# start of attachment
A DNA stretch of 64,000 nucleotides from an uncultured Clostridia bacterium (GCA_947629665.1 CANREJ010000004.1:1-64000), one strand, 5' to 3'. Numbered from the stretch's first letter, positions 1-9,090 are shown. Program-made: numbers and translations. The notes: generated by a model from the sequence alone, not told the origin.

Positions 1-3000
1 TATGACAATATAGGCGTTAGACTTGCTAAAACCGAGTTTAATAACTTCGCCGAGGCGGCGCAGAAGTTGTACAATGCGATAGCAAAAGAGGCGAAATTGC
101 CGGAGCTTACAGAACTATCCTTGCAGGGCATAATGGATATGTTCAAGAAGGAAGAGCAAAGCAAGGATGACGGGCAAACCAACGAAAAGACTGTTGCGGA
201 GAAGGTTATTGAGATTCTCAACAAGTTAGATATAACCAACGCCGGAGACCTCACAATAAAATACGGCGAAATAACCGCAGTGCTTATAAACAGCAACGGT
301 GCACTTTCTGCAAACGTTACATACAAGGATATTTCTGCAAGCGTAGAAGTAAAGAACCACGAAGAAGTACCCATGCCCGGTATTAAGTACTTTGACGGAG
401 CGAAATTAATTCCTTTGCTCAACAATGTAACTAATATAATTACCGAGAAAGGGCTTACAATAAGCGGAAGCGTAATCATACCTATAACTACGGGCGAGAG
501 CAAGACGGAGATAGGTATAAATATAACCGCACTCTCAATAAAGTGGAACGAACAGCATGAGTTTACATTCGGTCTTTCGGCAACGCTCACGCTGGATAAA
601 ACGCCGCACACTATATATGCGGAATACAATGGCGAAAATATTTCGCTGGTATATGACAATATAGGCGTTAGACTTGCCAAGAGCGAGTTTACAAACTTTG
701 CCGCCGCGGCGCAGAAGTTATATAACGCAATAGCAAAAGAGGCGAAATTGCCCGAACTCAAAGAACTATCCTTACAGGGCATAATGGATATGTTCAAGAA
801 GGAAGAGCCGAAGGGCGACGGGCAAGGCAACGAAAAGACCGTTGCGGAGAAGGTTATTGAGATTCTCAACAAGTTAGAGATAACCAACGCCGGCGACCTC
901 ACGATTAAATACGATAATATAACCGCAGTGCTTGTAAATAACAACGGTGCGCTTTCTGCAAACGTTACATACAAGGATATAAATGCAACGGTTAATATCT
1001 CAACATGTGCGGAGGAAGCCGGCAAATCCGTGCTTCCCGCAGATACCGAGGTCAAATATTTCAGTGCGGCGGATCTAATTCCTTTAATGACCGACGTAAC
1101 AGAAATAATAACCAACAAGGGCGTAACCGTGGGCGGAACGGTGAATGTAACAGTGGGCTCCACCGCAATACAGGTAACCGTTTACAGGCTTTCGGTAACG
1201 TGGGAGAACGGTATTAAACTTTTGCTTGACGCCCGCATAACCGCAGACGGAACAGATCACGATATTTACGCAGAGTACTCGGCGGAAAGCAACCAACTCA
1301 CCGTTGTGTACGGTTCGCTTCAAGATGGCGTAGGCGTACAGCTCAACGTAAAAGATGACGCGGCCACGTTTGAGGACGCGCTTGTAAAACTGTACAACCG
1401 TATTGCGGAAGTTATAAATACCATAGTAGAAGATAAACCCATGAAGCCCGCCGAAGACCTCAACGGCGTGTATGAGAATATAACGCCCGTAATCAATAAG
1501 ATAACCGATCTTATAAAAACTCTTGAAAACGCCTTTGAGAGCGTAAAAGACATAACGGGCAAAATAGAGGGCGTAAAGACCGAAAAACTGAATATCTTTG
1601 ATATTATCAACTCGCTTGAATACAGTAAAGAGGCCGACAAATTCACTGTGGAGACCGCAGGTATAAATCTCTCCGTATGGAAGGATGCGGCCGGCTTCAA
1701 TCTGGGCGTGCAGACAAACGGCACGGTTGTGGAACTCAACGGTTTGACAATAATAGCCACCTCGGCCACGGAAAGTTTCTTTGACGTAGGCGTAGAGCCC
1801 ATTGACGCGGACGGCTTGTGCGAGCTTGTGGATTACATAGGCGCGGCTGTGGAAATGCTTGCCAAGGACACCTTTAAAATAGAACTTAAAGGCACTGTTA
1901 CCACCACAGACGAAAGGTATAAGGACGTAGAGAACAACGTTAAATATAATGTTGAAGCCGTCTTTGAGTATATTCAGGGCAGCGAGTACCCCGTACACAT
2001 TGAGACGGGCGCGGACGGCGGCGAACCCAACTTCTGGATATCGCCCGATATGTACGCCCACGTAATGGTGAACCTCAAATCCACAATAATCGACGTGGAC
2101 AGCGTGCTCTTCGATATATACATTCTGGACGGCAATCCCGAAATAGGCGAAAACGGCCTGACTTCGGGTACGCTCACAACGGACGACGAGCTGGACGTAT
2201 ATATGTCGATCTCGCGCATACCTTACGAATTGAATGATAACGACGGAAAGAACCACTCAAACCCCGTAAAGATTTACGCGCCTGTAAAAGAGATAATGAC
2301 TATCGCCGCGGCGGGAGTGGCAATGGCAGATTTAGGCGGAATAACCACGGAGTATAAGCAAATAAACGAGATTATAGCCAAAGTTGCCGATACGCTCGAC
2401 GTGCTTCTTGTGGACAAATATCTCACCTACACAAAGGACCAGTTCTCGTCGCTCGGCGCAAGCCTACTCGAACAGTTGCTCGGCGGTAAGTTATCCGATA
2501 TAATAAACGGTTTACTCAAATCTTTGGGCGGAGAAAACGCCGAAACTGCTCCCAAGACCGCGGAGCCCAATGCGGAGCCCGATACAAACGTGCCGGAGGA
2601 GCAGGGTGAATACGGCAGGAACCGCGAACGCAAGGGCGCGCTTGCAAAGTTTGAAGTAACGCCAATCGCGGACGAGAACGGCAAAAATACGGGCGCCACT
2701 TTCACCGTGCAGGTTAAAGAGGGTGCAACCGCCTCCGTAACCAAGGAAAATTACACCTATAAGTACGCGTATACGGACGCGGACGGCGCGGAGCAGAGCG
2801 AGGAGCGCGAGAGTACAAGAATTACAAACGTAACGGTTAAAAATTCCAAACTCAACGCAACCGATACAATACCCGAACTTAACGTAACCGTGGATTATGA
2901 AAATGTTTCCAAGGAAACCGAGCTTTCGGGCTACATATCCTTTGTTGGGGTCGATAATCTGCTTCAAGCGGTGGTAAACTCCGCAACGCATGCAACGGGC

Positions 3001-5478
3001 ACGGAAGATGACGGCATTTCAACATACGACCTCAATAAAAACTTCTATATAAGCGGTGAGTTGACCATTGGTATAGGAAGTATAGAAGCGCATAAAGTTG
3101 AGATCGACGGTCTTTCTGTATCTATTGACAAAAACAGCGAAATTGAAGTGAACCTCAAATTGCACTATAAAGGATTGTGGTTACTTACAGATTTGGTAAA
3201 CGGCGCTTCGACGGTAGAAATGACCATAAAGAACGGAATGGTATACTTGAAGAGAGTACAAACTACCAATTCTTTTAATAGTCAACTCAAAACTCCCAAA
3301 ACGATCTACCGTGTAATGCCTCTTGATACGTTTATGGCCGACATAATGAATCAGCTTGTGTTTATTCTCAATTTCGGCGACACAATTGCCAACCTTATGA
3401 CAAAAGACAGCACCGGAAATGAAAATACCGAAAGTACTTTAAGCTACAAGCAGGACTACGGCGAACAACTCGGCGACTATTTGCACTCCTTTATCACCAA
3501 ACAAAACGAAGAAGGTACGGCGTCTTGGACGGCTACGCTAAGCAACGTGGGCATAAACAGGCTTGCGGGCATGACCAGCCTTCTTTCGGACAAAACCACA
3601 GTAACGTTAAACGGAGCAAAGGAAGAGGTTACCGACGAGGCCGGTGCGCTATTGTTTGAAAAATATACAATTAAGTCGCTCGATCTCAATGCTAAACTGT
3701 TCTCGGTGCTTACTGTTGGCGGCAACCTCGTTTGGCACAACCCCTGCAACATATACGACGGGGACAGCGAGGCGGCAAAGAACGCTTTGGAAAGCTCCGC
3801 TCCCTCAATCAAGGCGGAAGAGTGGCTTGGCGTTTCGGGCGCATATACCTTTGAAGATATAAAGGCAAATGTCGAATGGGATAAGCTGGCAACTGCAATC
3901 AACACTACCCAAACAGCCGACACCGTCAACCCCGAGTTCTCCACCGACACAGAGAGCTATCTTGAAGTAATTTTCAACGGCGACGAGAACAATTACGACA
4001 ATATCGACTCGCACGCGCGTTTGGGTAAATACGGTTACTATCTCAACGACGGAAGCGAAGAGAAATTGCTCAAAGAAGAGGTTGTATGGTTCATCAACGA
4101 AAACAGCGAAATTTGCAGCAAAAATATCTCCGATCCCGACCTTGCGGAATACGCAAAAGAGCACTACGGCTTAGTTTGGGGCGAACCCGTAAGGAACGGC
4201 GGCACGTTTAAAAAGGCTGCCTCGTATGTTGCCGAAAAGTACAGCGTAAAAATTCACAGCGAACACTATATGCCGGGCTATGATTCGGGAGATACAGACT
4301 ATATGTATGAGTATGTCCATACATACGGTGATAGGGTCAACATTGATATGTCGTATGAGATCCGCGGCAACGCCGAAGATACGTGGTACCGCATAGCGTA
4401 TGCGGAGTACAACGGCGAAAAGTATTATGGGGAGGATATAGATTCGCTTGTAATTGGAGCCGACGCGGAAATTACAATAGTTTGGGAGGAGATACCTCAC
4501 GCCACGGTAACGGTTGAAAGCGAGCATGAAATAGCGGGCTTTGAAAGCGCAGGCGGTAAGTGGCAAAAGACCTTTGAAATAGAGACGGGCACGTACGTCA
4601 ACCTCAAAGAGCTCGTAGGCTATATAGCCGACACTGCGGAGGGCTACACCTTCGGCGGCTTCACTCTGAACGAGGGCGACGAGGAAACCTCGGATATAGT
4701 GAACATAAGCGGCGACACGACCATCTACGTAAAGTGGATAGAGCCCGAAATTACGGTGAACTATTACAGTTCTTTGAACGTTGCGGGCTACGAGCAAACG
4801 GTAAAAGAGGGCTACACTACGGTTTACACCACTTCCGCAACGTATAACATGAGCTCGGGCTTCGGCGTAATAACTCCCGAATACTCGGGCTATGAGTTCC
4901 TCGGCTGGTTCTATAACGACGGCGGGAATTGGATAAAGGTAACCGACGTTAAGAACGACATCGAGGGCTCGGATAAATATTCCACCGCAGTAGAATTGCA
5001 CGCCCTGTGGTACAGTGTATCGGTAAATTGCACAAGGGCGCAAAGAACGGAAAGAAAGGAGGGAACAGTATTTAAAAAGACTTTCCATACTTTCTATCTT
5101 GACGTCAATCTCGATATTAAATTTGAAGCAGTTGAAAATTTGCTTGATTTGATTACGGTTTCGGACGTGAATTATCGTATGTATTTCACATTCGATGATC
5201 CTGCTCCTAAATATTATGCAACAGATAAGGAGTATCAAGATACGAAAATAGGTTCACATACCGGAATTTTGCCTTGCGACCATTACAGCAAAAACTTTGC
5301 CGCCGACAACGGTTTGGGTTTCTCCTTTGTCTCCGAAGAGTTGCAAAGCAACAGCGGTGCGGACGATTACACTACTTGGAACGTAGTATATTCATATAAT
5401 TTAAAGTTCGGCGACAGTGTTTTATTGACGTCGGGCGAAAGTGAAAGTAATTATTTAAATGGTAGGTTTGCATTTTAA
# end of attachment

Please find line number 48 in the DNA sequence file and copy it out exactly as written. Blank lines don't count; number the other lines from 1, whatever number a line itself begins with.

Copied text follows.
4401 TGCGGAGTACAACGGCGAAAAGTATTATGGGGAGGATATAGATTCGCTTGTAATTGGAGCCGACGCGGAAATTACAATAGTTTGGGAGGAGATACCTCAC